Not so long ago, a parent publicly administering a healthy swat on their child was met with nods of approval from witnessing adults.
Parenting needed to be done with a firm hand and it served so many functions. It was a punishment for misbehaviour while also a deterrent for future misdeeds. A well-placed smack also reminded children of who held the power in the family. Parenting is not a democracy and respect should be born from fear, not admiration.
Fists, open hands, belts, rulers, soup ladles, books and boots were all suitable equipment to deliver parenting justice on a child that needed to be brought in line. Not just parents but teachers and priests were also not just allowed, but encouraged, to dish out physical punishment as part of good child rearing.
A couple of generations later and a parent seen yelling at their child in a public place is met with glares, not against the child but the parent. And if that parent has the audacity to apply an open hand to their child's backside in public, someone might call the cops.
The changing view of spanking is part of the broader evolution of childhood. Childhood, as we know it today, didn't exist until the 20th century.
For most of recorded history, children were non-entities in society, with no unique culture of their own. Unless they belonged to the ruling class, children in most world cultures were put to work as soon as possible and educated only to the extent that they needed to be to do a good job.
Even in the Victorian era and the early 20th century, children were seen as adults in training. Escaping childhood as quickly as possible was socially desirable and "behaving like a child" was an insult with bite.
As the industrial revolution developed and the bulk of the population moved to cities, childhood started to take shape. Rather than taught to take over farming the family plot or become a farmer's wife, children had to be educated for longer to work in an increasingly technological economy that now needed engineers, accountants, lawyers and bankers.
The rise of consumerism was the single biggest contributor to the modern concept of childhood.
Children once played with whatever was lying around the house and these were their toys. Consumerism allowed parents to set aside specific items and call them toys. Once kids had their own things, then they had their own rooms, their own identities and the culture of childhood rapidly developed.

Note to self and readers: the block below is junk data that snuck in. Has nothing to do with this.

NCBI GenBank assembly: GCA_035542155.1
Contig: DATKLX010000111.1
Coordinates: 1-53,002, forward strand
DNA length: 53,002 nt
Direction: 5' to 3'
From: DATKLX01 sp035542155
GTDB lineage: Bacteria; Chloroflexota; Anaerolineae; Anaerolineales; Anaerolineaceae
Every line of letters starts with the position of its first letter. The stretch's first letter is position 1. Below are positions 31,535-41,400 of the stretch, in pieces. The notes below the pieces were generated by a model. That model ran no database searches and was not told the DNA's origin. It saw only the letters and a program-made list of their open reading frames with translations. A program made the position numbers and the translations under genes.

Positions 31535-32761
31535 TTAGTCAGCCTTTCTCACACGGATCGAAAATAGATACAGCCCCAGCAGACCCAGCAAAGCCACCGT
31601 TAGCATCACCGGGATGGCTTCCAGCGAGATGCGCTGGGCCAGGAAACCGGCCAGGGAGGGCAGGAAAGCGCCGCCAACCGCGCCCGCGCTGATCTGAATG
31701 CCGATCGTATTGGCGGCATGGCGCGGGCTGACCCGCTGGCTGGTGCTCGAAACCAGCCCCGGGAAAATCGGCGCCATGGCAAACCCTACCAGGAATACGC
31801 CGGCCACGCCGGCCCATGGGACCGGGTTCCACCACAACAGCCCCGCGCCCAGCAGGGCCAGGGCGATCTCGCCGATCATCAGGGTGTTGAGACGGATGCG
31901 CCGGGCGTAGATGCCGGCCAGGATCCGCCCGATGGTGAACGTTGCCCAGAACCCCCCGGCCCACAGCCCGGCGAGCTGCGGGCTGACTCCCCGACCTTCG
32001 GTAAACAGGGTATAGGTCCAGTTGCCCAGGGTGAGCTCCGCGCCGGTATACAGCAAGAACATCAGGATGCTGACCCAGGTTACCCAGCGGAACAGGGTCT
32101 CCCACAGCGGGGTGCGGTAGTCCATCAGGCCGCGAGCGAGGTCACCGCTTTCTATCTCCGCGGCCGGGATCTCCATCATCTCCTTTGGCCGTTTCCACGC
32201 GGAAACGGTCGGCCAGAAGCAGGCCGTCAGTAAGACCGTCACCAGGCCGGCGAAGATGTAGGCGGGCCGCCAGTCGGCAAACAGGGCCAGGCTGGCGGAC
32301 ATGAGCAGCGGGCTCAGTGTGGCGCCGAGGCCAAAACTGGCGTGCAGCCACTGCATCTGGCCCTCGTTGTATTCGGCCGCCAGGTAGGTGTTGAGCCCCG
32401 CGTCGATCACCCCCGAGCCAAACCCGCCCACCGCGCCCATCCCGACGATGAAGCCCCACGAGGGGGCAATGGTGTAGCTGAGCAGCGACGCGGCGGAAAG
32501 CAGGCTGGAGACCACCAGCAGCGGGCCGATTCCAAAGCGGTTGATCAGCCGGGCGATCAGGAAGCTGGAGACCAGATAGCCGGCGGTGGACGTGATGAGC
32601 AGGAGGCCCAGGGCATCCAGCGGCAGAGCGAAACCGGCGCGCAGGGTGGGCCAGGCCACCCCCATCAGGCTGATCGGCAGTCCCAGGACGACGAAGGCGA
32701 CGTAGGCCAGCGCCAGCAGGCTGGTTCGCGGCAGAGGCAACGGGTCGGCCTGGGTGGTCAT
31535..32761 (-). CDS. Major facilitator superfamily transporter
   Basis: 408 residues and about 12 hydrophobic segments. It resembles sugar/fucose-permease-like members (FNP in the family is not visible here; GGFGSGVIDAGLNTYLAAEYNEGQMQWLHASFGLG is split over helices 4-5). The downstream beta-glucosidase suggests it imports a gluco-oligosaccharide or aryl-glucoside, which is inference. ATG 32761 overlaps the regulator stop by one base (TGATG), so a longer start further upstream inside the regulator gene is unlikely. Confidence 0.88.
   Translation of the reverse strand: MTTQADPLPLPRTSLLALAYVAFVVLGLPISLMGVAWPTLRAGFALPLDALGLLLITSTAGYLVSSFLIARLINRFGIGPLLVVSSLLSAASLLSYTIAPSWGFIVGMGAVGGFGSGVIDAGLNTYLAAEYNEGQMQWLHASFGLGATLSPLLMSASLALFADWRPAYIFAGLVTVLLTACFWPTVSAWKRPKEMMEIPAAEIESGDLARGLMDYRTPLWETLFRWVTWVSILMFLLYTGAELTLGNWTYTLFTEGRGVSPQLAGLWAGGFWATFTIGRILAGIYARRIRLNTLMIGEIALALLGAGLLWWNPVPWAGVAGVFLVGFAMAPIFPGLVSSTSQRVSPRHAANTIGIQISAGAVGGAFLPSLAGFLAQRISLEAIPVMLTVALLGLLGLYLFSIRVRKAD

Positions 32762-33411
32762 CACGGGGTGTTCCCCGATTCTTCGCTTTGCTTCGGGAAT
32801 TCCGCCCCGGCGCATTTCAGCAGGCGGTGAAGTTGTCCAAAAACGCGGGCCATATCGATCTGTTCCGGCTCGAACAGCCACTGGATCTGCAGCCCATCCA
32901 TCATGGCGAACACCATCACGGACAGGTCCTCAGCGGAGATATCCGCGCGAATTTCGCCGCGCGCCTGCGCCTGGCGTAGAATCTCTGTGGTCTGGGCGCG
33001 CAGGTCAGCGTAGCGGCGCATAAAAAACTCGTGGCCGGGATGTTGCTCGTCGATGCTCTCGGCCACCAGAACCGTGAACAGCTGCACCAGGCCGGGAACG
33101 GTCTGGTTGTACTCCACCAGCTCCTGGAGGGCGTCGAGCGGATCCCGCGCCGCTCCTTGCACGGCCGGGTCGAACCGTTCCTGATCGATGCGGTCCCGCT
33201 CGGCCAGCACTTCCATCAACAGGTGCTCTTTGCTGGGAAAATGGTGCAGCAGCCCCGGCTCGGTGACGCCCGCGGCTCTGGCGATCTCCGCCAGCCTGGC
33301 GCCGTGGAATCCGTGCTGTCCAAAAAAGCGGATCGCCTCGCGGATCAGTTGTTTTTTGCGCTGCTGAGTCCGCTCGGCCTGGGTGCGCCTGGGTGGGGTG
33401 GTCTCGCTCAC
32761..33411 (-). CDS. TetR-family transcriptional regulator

In a society that now reveres children and childhood, mild physical punishment of children is still legal in Canada but now there is now a study that shows spanking can be linked with mental disorders in adults. The authors of the study were quick to stress that this is no necessarily a causal relationship.
The question that researchers asked were what long-term harm comes from spanking, reflecting the now-commonly held view of spanking. If they had asked what good comes from spanking and found that mild and irregular spanking helps kids become responsible adults, their study would likely be rejected as nonsense.
There is nothing conclusive on either side to show that spanking is good or bad, or no spanking is good or bad. Some say the problem with kids today could be solved if they tasted the back of mom and dad's hand a little (or a lot) more often while others say it's that taste that is the cause of so many personal problems today.
The advice many parents now give (and get) about spanking boils down to "don't spank them when you're angry." That advice is shorthand for "don't hit your kids at all" because only a sadist would strike a child for reasons other than anger. Once you're calm about the situation, it's best to use what happened as a teaching experience. Hitting your child only demonstrates that you can't control your own emotions and you need to hit someone or something when things don't go your way.
The rise of individual rights in Canada and the U.S. keeps the rights of parents, as adults, to discipline their children in the way they believe is best, unless that spanking is abusive.
Instead of worrying about when spanking becomes abuse, it's best to just get rid of spanking all together, not out of reverence for children, but because it's bad behavior for adults.
-- Managing editor, Neil Godbout